Every day I go to work in the State House, I am surrounded by paintings and photos of prominent men from Massachusetts' history. The stories of the many, many incredible women who have contributed to this great Commonwealth—and our great nation—have too often been lost to history.

It is therefore my great honor and privilege to help to tell their stories, and to make the faces that we see in the State House more representative of the rich diversity that make our state great.

For these reasons, I unveiled a photo exhibition in the Senate President's suite in the State House dedicated to celebrating the often unsung stories of women of color throughout Massachusetts' history.

HERstory: Volume II is the second installment of photos in the President's suite to acknowledge the accomplishments of women with connections to Massachusetts.
Read more about HERStory here. Since the State House is currently closed to the public, a website containing photos and short biographies of each of the honorees can be found here.
Overseeing the COVID-19 Vaccine Rollout
The first priority of the Senate continues to be the immediate effects of the COVID-19 pandemic on our residents' physical safety. To that end, the Joint Committee on Covid-19 and Emergency Preparedness and Management has held two oversight hearings on the Commonwealth's vaccine plan. You can read more about these hearings below:

You can watch the full hearings here:

Around the District
I hosted U.S. Senator Elizabeth Warren, U.S. Representative Katherine Clark, and State Representative Maria Robinson for a tour of the MetroWest YMCA. A non-profit dedicated to youth empowerment, MetroWest YMCA has done a superb job offering vital services to essential workers and their children during the pandemic, including early education and food security.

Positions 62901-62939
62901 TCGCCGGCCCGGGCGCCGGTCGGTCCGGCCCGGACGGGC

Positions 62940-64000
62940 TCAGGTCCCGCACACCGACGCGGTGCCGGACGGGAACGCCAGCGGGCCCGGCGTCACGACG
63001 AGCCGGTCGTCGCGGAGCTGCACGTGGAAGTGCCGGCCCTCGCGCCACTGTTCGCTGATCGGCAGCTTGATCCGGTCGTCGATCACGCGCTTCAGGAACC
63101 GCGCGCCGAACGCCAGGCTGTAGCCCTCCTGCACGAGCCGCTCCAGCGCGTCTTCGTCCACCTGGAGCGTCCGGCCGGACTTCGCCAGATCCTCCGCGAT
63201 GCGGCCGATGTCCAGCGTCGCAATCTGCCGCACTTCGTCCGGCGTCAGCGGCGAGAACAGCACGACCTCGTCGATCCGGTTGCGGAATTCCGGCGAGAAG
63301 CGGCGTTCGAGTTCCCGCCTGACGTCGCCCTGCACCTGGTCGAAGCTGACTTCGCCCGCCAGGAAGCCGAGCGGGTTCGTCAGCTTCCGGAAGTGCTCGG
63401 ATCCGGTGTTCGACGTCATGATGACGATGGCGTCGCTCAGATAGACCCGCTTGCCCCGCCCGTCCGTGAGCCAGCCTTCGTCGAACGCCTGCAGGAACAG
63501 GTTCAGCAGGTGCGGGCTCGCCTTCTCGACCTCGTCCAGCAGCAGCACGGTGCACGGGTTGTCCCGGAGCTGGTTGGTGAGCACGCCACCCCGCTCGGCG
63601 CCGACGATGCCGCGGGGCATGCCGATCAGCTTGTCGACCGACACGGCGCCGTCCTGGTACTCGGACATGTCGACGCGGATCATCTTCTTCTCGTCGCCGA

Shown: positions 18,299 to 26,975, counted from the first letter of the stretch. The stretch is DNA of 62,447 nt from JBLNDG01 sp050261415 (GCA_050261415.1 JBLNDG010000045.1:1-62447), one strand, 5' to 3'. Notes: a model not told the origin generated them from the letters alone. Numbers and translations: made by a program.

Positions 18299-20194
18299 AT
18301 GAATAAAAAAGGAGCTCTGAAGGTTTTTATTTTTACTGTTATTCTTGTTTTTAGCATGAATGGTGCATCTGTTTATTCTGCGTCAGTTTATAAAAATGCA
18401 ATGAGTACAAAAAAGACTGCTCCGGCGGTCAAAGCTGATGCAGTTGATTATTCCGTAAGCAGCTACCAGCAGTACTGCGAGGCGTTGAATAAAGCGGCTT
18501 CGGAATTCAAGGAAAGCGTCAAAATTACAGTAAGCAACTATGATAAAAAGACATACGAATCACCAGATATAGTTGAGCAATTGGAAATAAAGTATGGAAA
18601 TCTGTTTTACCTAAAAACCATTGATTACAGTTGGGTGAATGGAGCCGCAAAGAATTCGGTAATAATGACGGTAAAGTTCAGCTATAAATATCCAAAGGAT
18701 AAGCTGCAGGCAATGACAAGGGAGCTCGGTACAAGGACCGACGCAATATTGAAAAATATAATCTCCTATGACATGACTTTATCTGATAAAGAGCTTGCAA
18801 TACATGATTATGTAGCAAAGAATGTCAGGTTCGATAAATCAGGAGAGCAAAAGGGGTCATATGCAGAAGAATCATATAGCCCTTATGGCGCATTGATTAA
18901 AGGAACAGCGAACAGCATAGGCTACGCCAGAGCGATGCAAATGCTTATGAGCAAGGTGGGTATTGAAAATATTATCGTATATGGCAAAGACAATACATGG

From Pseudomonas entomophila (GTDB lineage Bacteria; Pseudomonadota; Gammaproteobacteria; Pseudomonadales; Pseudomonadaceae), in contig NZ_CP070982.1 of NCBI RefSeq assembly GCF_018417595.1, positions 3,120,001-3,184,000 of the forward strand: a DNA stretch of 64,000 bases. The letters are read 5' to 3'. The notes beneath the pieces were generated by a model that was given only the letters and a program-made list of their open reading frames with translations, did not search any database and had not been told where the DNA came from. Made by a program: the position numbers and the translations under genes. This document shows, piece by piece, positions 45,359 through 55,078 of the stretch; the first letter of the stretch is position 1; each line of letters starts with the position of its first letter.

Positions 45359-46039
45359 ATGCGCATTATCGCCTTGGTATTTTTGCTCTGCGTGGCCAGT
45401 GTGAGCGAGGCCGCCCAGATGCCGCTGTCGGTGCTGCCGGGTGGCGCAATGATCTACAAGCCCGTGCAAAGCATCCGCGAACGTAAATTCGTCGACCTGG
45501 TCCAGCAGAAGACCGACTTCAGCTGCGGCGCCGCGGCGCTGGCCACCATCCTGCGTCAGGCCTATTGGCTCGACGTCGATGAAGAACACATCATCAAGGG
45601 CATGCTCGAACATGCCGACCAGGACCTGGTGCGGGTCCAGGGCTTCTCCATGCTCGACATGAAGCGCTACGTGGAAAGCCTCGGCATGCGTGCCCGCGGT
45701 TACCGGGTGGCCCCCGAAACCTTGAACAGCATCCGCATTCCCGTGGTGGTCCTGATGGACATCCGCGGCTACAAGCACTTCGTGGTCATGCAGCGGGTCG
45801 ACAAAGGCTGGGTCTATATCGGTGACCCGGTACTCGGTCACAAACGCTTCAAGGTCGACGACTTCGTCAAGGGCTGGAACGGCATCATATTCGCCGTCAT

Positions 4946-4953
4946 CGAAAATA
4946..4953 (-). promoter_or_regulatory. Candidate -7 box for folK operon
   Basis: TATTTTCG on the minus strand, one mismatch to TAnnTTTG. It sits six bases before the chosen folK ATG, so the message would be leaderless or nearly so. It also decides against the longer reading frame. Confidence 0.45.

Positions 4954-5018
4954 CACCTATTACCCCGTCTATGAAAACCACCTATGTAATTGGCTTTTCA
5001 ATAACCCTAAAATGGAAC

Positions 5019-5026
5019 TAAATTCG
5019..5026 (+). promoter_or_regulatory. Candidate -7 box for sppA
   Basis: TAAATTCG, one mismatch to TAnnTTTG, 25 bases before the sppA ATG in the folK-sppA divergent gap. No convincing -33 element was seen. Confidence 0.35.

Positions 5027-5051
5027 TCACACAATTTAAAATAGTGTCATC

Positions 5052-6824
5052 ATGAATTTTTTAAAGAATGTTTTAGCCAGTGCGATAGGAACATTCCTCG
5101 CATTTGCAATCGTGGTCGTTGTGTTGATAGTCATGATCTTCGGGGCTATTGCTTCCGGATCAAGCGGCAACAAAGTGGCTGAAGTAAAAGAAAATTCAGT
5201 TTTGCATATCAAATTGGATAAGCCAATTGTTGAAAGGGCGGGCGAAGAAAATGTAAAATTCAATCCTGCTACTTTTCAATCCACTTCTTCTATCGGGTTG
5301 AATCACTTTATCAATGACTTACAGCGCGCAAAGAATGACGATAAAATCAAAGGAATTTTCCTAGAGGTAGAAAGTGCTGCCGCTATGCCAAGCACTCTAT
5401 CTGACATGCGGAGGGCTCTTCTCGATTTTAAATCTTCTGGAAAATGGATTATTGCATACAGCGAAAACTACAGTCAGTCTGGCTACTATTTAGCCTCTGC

We had a great discussion on these issues and the need for more accessible childcare and paid leave, as well as the implementation of the American Rescue Plan passed in the U.S. Congress.

Read more about this story here, and more pictures here.

Other District Updates:

  • Transportation: MetroWest Regional Transit Authority received a grant for Sunday Services to Natick and Framingham from the Massachusetts Department of Transportation. It's important that our public transportation systems are equipped to serve residents at a variety of times, not just during the standard workweek.
  • Vaccines: A Mass Vaccine Site opened in Westborough as part of a regional collaborative including the towns of Ashland, Holliston, Hopkinton. An additional vaccine site opened at the Natick Mall. This will make the distribution of vaccines more efficient and fair for residents in MetroWest.
  • Unity: I spoke virtually to share recent and upcoming work done by the legislature to make the Commonwealth a more inclusive place at Jewish Family Service's Anti-Racism and Fighting Anti-Semitism Committee in Framingham. I also spoke at the Franklin Area Against Racism's inaugural meeting, hosted by students of Franklin High School.
Emergency Paid Sick Leave
Ten weeks after I promised swift action on COVID-19 Emergency Paid Sick Leave, the Senate passed a comprehensive bill that would guarantee five paid days off for every employee in the Commonwealth. The bill also seeks to stabilize the state's Unemployment Insurance (UI) trust fund, provides substantial tax relief to businesses and workers, and delays the state tax filing deadline.

To help protect employees on the front lines, and prevent the further spread of COVID-19, this bill ensures that all workers in Massachusetts have access to paid leave if they are unable to work as a result of a COVID-19 infection or a quarantine order. Significantly, given the state's push to increase vaccination rates, employees will be able to use this paid leave time to take time off to receive the vaccine. In addition, the legislation provides for leave if the worker needs time to care for a family member unable to work because of COVID.

Read more here.
International Women's Day Message
Massachusetts should advance sports betting bill that will serve as 'national model,' Karen Spilka says

State House News Service
March 15, 2021